Brook trout are prolific underwater breeders


My wife has a cousin who, like many anglers, lives for opening day of trout season. He loves native brook trout (He pronounces trout with long “o”).

Brook trout (Salvelinus fontinalis) inhabit spring-fed streams, beaver ponds, lakes, and rivers. They thrive in cold, oxygen-rich waters. And it is the only trout native to the eastern United States.

When brook trout disappear from streams, it’s often because the water temperature has increased due to poor forestry practices, overgrazing near streams, or suburbanization.

Water quality. Consider brook trout the “canary in the coal mine” of water quality. Unlike many life histories, the brook trout story begins in the fall, typically in October when days shorten and water temperatures dip to 39 to 49 degrees Fahrenheit.

Hormonal changes in male brook trout cause their bellies and lower fins turn crimson. The blue-haloed red spots that dot the brookie’s sides sparkle. Bright white bands line the edges of the fins. And their lower jaws grow and turn upward, though not as obviously as other members of the trout family.

Mating habits

The female’s outward appearance changes little. Internally, however, females turn into egg-making machines. Along the shores of beaver ponds, small rivers and even the tiniest spring-fed mountain streams, females choose the spawning site. The gravel and stones that will hold the eggs range from pea to walnut size.

And most importantly, there must be an upwelling of ground water directly beneath the nest or at least a current to carry away silt and sediments. When a female finds a site that meets her needs, she builds the nest, or “redd,” as ichthyologists call it.

She nestles herself tightly against the stream bed and anchors herself with her caudal fin. Then she violently swims in place, writhing her body back and forth. The hydraulics of her movements creates a saucer in the gravel and stirs up a cloud of debris — tiny particles of sediment, organic matter and insects that get swept away by the current.

A clean nest enables oxygenated water to bathe the eggs after spawning. The female’s nest-building activity attracts a dominant male to the redd. When the female is ready to spawn, she drags her anal fin through the nest.

The male swims by her side. In an act that lasts just a few seconds, the female opens her mouth widely and arches her back. Likewise, the male gapes, and a shiver-like action wracks his body.


Simultaneously, the female releases 15 to 60 eggs, and the male discharges a dose of milt (sperm). The milky cloud settles into the redd, and the spawn is complete. Typically 80 to 90 percent of the eggs are fertilized. The male leaves immediately, perhaps to search for another mate.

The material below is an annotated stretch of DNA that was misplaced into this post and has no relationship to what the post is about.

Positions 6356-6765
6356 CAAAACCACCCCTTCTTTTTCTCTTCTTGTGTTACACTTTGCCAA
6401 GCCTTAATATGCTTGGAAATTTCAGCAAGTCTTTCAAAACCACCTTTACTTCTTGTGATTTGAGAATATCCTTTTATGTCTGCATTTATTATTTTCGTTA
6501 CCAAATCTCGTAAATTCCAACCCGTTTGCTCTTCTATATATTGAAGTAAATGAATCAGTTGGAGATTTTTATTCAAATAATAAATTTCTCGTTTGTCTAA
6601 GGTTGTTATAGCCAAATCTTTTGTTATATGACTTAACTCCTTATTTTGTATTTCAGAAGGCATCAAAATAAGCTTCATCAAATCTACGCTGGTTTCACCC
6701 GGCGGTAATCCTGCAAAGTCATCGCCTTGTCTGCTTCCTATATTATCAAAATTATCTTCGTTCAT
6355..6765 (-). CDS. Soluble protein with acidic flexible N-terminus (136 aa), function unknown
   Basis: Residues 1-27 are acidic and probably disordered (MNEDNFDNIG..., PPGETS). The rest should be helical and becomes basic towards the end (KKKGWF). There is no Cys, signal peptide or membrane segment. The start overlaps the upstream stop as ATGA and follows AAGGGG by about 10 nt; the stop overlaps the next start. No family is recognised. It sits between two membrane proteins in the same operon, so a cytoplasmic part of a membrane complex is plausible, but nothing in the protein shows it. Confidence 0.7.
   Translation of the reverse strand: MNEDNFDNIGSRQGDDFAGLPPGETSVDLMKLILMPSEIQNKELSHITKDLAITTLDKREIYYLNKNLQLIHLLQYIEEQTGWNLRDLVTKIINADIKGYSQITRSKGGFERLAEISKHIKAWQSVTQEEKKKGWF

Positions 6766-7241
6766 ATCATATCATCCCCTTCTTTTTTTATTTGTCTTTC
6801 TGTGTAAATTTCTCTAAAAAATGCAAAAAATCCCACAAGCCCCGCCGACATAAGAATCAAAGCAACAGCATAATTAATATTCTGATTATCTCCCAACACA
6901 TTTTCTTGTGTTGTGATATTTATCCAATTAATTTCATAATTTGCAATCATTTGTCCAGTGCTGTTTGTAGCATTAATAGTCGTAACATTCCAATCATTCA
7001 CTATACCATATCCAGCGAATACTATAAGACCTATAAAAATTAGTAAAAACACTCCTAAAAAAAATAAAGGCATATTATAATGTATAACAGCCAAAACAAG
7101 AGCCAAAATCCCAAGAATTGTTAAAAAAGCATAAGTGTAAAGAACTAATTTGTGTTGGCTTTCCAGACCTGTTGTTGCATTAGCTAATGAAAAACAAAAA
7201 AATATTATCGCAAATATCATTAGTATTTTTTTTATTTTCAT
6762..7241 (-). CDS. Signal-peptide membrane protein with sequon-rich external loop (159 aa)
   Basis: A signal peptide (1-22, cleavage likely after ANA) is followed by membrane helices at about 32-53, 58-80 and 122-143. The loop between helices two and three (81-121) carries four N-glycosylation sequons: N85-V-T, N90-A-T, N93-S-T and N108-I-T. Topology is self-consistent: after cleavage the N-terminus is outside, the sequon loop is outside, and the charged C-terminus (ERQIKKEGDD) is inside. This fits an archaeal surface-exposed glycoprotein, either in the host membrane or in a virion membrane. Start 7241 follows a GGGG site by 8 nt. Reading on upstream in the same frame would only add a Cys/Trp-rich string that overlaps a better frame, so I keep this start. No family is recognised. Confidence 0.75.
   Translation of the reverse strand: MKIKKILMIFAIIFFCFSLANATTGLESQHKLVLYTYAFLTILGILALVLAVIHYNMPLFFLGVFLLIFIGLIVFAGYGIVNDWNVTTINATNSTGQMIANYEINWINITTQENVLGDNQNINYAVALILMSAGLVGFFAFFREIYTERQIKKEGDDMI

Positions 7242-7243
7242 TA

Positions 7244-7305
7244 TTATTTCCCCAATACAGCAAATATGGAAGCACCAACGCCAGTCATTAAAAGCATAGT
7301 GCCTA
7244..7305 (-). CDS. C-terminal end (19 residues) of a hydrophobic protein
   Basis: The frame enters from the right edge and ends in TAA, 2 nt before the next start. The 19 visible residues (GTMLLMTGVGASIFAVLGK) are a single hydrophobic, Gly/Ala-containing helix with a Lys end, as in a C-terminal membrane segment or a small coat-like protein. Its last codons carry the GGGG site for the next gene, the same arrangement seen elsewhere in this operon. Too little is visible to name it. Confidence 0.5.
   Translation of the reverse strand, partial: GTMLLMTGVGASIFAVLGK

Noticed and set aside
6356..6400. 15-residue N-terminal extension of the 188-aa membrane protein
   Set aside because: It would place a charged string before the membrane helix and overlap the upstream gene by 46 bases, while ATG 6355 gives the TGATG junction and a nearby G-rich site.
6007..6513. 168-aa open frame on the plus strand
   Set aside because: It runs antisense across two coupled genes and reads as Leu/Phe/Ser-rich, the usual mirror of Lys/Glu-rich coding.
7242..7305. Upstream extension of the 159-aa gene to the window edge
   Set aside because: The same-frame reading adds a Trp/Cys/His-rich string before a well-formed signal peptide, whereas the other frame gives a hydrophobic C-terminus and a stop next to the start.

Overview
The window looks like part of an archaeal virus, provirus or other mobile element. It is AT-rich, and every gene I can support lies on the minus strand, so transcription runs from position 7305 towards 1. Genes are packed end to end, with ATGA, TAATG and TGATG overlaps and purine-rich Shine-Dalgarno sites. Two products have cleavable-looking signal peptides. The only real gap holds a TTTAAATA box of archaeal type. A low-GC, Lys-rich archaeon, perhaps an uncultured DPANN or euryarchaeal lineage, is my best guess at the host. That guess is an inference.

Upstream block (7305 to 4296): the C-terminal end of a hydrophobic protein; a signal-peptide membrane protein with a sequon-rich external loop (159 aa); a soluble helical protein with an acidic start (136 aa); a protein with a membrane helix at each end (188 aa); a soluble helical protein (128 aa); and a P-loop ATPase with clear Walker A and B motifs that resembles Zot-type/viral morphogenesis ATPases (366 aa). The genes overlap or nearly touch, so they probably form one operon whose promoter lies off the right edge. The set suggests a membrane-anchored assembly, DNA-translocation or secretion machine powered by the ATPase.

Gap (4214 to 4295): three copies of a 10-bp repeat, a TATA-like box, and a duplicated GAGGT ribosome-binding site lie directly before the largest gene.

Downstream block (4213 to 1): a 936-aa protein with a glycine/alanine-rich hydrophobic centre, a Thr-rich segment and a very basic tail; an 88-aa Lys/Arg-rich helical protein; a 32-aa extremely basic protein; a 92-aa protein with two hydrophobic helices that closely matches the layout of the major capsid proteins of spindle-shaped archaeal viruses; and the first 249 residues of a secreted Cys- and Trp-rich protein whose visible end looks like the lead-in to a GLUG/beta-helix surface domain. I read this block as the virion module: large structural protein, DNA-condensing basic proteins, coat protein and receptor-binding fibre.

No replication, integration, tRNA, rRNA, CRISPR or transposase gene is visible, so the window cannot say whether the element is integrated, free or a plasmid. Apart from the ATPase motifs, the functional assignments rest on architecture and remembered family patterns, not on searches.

The eggs absorb water, swell, sink to the bottom of the redd, and become slightly sticky. The female completes the nest by using her fins to shovel a load of clean gravel atop the fertilized eggs. Then she moves on to build another redd.

Laying eggs

Over the entire spawning season, females lay a total of 400 to 600 eggs. The eggs overwinter in the redd and hatch in early March. In 35 degree water, eggs hatch in about 144 days. At 40 degrees, incubation takes just 103 days.

After hatching fry remain in the redd until their yolk is absorbed. This can take 23 to 80 days, depending on temperature. Small fry, less than an inch long, feed on macroscopic crustaceans. At an inch in size, they switch to a diet of larval insects. At four inches they feed on adult insects, and finally switch to small fish when eight inches long.

Adult brook trout eat anything they can swallow. Their diet includes mostly fish, but also includes frogs, salamanders, snakes and even mice and shrews. Brook trout are sight feeders and feed most actively early in the morning and late in the afternoon.

The growth rate of young brook trout varies with latitude and habitat. In lakes and beaver ponds, brook trout can reach three to four pounds in three years. But in cold mountain streams, a seven-inch brook trout is considered a trophy.

(Send questions and comments to Dr. Scott Shalaway, 2222 Fish Ridge Road, Cameron, WV 26033 or by email via my web site,

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Scott Shalaway, who holds a Ph.D. in wildlife ecology from Michigan State University, writes from his home in rural West Virginia. A former faculty member at Oklahoma State University and the University of Oklahoma Biological Station, he has been writing a weekly nature column for newspapers and freelancing for magazines since 1986. He can be heard on Birds & Nature from 3-4 p.m. Sunday afternoons on 620 KHB Radio, Pittsburgh, or live online anywhere at, or on the Tune-In radio app. Visit his website at or contact him directly at or 2222 Fish Ridge Road, Cameron, WV 26033.



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